Last chance for McHale in Minnesota
By John McMullen, NBA Editor
Philadelphia, PA (Sports Network) - The NBA's coaching ranks are starting to resemble the killing fields.
Minnesota's Randy Wittman was the fourth head coach to pay for the sins of his boss this season when Kevin McHale, the Timberwolves vice president of basketball operations, wielded Paul Bunyan's axe to Wittman's career on Monday.
But, unlike Sam Presti, who unloaded P.J. Carlesimo in Oklahoma City, Ernie Grunfeld, who jettisoned Eddie Jordan in Washington and Bryan Colangelo, who ousted Sam Mitchell in Toronto, McHale is going to have to oversee the mess he created in the Twin Cities.
T-Wolves owner Glen Taylor "convinced" McHale to relinquish his front-office duties in order to take over the club and concentrate on coaching.
Reading between the lines, a rather long honeymoon is finally nearing an end for McHale in the Twin Cities.
Your average general manager with a similar resume to McHale would have been shown the door years ago. But, McHale, a Hall of Fame player with an incredible drop-step move for the Boston Celtics, is a Minnesota legend.
Born in Hibbing, he was Minnesota's Mr. Basketball during his senior season at Hibbing High School. The 6-foot-10 power forward then moved on to the University of Minnesota where he was named All-Big Ten in 1979 and 1980.
Simply put, Kevin McHale is basketball in Minnesota. In 1992, he was elected to the Minnesota State High School League Hall of Fame and, in 1995, he was selected as top player in the history of University of Minnesota men's basketball.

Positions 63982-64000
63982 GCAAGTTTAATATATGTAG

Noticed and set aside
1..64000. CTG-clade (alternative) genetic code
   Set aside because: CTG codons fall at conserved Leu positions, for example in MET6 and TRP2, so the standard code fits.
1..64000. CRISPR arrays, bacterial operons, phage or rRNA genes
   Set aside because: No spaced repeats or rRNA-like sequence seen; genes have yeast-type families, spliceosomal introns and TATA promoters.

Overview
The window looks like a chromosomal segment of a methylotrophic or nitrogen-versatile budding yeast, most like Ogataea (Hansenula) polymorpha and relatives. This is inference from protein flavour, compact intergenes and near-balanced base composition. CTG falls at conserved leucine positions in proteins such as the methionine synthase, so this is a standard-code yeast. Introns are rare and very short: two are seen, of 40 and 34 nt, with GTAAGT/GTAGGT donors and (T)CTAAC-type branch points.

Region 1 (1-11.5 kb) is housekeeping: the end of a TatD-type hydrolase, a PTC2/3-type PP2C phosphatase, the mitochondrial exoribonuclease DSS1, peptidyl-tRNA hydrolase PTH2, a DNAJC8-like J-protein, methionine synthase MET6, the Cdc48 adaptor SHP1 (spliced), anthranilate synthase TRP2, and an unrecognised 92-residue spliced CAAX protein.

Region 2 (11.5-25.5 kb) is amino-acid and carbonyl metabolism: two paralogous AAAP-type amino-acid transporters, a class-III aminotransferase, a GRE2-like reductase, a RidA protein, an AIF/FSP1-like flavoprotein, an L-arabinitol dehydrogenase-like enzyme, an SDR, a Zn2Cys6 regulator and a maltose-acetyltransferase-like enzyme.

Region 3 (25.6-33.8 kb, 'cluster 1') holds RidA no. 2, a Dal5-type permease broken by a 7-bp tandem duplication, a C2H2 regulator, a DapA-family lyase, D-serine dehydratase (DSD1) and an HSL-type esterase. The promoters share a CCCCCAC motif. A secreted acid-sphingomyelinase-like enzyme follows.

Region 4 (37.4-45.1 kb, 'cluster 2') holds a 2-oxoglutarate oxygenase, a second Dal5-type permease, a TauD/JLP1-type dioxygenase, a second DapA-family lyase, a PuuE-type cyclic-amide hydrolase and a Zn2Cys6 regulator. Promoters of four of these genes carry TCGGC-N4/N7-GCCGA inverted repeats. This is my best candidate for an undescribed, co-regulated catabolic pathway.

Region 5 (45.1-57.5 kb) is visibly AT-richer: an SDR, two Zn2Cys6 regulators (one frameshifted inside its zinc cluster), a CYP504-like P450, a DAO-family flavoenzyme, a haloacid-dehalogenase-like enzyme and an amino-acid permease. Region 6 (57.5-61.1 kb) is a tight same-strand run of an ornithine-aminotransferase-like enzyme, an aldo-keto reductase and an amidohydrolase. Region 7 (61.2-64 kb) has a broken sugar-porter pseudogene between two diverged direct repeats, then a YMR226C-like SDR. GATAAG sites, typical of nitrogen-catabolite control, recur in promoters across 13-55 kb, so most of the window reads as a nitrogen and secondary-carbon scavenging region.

McHale's tenure running the Timberwolves pales in comparison to his brilliant exploits on the court, however. His teams won just two playoff series during Kevin Garnett's 12 brilliant seasons in Minneapolis. He then jettisoned Garnett in July of 2007 for five players and two draft picks in the NBA's largest deal for a single player, a trade that looked like a favor to his old teammate Danny Ainge.
Of course, Garnett went on to win four playoff series during his first season in Boston and the NBA championship. This season, the Celtics are off to a gaudy 20-2 start.
Meanwhile, the Wolves are a miserable 26-75 since the trade and 4-15 this season, including a lopsided loss at home to the equally woeful Los Angeles Clippers on Saturday.
So, Taylor threw down the gauntlet and put McHale on notice.
"There were certain goals and expectations that we had for this team at the start of the season, and we have not lived up to them," Taylor said in a statement. "I am disappointed in our record and believe that we have more talent than our record indicates. A change had to be made and with three- fourths of the season remaining, there is still time to make substantial progress this year."
The last time McHale stepped down from his throne was during the 2004-05 season after he fired his good friend Flip Saunders and coached the final 31 games that season. He actually did a good job, injecting life into the Wolves and guiding them to a 19-12 record down the stretch.
A similar showing is needed if McHale hopes to avoid joining Wittman on the unemployment line.
"Kevin has assembled the players on this team, and believes in their talent and skill level," Taylor said. "It is my expectation that Kevin will be able to get the most out of our team and our players in his new role as head coach."
With his back against the wall and his tenure hanging in the balance, McHale agreed.
"I truly believe that we have a talented group of players in our locker room who have a great amount of potential," said McHale. "I'm confident that we can get this turned around and get back to playing a brand of basketball that our fans can be proud of."
Of course, what else could McHale say?
He is the architect of the eyesore that is the T-Wolves, and now he is finally being held accountable.
12/08 15:25:35 ET